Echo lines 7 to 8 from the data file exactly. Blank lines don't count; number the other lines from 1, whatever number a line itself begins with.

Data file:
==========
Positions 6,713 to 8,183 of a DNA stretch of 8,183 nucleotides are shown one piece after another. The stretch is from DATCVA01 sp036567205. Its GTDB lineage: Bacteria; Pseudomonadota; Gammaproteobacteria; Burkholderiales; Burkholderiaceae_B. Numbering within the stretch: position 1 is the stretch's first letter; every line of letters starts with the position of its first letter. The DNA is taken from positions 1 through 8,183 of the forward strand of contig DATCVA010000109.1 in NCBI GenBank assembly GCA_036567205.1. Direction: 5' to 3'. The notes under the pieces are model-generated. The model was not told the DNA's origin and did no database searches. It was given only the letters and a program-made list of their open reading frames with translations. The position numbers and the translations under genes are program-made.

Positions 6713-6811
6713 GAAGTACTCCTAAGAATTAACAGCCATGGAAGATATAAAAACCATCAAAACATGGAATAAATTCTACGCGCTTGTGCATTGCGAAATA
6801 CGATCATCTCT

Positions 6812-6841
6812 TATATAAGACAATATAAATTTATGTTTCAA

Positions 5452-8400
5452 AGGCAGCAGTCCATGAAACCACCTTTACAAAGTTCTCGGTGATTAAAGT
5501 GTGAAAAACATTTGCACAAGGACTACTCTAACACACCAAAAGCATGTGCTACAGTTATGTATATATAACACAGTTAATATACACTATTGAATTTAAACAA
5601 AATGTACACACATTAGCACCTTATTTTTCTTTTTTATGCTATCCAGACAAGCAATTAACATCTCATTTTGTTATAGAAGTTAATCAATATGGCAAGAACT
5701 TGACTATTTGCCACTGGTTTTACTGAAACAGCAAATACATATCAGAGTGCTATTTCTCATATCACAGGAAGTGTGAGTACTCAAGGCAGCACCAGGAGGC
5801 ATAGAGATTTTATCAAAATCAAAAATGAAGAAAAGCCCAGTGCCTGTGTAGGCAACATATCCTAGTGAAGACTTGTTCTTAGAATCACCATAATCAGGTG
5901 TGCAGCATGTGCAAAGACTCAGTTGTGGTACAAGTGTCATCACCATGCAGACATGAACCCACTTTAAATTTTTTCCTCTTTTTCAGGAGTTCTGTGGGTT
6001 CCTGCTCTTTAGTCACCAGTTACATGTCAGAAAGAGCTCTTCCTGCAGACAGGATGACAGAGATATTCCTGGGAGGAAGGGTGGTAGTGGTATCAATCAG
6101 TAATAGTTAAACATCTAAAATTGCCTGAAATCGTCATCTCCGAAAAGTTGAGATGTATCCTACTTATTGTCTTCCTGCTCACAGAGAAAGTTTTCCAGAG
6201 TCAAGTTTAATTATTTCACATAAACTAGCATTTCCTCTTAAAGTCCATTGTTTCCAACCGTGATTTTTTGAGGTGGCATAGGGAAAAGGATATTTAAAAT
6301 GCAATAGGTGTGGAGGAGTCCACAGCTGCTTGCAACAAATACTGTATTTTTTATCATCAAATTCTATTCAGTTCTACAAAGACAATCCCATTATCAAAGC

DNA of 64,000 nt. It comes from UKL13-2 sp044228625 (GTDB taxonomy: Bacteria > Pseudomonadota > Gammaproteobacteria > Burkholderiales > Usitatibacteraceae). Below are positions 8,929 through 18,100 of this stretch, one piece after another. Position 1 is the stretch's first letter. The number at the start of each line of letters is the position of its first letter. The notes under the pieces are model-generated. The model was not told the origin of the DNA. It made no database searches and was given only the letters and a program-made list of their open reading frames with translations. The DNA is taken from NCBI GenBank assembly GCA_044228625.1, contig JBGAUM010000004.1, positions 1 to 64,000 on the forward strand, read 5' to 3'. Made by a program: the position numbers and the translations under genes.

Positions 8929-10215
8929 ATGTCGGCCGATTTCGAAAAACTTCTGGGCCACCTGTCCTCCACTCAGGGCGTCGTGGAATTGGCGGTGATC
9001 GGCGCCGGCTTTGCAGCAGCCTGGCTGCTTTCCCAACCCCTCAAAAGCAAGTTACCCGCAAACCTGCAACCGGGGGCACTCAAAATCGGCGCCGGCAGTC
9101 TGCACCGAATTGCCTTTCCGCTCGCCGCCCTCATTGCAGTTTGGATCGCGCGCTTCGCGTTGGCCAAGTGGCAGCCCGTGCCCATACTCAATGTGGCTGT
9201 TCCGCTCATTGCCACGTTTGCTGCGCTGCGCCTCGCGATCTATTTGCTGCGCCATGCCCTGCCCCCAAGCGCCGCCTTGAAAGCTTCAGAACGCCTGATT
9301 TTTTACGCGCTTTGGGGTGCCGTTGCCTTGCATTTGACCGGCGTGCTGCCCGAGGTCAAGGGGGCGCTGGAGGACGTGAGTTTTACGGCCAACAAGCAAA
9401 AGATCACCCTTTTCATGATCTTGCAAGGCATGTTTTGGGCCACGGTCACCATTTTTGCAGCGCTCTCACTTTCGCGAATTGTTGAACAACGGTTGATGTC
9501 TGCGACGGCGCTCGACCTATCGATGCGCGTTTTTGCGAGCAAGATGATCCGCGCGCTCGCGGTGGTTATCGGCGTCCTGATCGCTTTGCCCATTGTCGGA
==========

Positions 5452-8400
5452 AGGCAGCAGTCCATGAAACCACCTTTACAAAGTTCTCGGTGATTAAAGT